Aslef members reject Southern deal

Aslef members reject Southern deal

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Members of the drivers’ union Aslef rejected the deal by 54.1%

Aslef members have rejected a deal with Southern rail that would have ended a long-running industrial dispute.

It had been arguing with parent firm, Govia Thameslink Railway (GTR), over driver-only operated (DOO) trains.

Members of the drivers’ union rejected the deal by 54.1% to 45.9%. The turnout was 72.7%.

Under the proposed agreement, Southern would have been able to run trains without a guard or onboard supervisor under certain circumstances.

Mick Whelan, general secretary of Aslef, said: “We understand and support the decision arrived at democratically by our members and will now work to deliver a resolution in line with their expectations.”

Live updates: Southern strike and Sussex news

Nick Brown, GTR’s chief operating officer, said: “Naturally we’re saddened and hugely disappointed, as will be our passengers, with today’s decision by drivers, particularly as the agreement carried the full support and recommendation of the Aslef leadership.

“We now need to understand the issues which led to this outcome and we’ll be seeking to meet with the union as soon as possible to see how we can agree a way forward.”

Why is there a Southern rail strike?

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Southern rail passengers have faced months of delays and disruption

The dispute centres on Southern’s decision to turn guards into on-board supervisors.

In this role they would no longer be responsible for opening and closing carriage doors – this duty would become the responsibility of the driver.

The dispute began in April when conductors – who are members of the RMT union – first took industrial action.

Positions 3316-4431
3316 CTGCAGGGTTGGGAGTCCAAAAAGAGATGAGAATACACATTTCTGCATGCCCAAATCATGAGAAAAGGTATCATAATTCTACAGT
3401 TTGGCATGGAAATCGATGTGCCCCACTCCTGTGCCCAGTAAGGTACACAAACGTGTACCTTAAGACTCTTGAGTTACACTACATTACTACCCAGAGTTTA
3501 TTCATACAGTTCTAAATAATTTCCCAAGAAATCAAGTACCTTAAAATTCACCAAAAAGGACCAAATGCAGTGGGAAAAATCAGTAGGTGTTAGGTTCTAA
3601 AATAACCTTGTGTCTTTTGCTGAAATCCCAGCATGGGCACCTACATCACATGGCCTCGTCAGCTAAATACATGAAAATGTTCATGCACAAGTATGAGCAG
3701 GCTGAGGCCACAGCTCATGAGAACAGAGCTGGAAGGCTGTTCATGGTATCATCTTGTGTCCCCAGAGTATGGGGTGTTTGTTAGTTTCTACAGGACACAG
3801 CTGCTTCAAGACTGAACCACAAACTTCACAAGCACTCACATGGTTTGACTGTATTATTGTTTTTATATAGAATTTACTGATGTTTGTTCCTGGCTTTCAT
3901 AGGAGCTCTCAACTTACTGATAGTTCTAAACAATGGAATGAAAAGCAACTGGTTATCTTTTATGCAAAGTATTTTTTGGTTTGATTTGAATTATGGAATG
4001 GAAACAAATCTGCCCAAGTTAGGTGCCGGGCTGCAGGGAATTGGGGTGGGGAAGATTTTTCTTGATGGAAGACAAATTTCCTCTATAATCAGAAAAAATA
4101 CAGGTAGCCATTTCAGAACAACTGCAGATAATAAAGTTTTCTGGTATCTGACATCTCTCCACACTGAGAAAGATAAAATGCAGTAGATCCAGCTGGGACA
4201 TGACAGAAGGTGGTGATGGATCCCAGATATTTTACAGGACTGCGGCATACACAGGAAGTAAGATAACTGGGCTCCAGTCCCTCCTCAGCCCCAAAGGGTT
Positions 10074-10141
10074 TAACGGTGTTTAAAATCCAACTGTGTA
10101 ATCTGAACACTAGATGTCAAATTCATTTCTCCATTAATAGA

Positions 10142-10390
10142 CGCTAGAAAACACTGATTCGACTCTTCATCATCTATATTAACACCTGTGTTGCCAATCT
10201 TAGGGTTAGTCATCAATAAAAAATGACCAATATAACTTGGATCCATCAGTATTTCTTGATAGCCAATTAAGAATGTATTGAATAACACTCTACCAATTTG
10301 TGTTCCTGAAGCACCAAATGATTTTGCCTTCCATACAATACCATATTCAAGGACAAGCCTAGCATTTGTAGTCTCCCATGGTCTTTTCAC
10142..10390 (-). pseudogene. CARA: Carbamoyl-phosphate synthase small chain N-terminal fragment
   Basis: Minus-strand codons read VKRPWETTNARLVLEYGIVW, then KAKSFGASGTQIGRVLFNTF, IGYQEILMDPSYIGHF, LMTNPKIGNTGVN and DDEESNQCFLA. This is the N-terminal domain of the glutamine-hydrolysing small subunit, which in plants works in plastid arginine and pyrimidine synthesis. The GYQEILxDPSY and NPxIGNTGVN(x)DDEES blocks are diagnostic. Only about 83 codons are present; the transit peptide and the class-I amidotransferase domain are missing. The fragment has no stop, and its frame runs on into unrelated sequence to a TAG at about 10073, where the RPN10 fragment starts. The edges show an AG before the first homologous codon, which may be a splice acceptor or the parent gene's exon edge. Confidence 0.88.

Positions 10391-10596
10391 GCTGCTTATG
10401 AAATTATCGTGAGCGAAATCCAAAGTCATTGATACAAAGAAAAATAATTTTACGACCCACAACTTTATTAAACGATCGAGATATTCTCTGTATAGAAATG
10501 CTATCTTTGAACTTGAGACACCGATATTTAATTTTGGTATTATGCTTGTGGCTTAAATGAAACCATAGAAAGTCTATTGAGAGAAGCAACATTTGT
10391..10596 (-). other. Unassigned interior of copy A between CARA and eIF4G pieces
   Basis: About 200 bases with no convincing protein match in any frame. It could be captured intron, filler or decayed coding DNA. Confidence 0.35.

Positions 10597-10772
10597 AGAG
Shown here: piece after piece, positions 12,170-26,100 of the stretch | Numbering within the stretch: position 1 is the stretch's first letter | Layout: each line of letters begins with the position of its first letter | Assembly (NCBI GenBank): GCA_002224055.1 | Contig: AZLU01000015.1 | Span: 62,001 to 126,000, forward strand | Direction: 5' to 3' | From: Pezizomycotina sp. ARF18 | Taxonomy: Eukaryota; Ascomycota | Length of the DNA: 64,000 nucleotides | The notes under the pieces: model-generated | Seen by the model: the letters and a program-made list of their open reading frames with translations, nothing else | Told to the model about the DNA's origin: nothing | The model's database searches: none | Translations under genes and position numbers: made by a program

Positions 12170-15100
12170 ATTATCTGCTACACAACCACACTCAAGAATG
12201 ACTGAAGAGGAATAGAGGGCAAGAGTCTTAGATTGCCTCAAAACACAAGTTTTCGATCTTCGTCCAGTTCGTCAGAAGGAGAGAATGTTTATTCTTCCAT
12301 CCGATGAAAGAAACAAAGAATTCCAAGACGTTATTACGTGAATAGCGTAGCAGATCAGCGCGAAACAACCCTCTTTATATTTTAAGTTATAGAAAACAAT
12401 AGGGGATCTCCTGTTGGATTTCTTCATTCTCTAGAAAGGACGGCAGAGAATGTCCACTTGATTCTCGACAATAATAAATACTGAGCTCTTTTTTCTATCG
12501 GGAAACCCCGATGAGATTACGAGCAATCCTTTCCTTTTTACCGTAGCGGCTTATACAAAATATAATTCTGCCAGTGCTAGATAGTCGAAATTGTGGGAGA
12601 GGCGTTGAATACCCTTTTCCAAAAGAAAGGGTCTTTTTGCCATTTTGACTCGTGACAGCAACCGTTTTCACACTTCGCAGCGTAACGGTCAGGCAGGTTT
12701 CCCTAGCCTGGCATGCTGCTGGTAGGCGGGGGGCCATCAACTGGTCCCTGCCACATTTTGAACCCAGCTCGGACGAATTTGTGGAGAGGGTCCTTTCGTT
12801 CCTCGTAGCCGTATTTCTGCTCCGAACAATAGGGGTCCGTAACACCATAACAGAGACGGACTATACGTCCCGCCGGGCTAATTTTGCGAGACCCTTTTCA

Aslef members first walked out over the plans in December, leading to the cancellation of all Southern services.

Union leaders announced they had reached a deal with GTR on 2 February following 11 days of talks.

The deal, previously described by the RMT as “a shocking betrayal“, has now been rejected by members.

‘Safety critical’

RMT leader Mick Cash said the union remained “focused” on the campaign to “protect the safety of the travelling public and put access and safe operation before profits”.

He added: “[We] will now look to take that campaign into its next phase [by] working with our sister rail unions, the wider trade union movement and the passengers who use the railway.

“RMT repeats the call to Southern to give the guarantee of a second, safety critical member of staff on their trains and to sit down with the unions in new talks around the issue of safe train despatch.”

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The dispute is over who is responsible for opening and closing the train doors

The RMT held separate talks with Southern managers earlier this week, which broke down without an agreement after three hours.

On Wednesday, it announced further industrial action, saying conductors would walk out for 24 hours on 22 February.

Source: BBC – UK News

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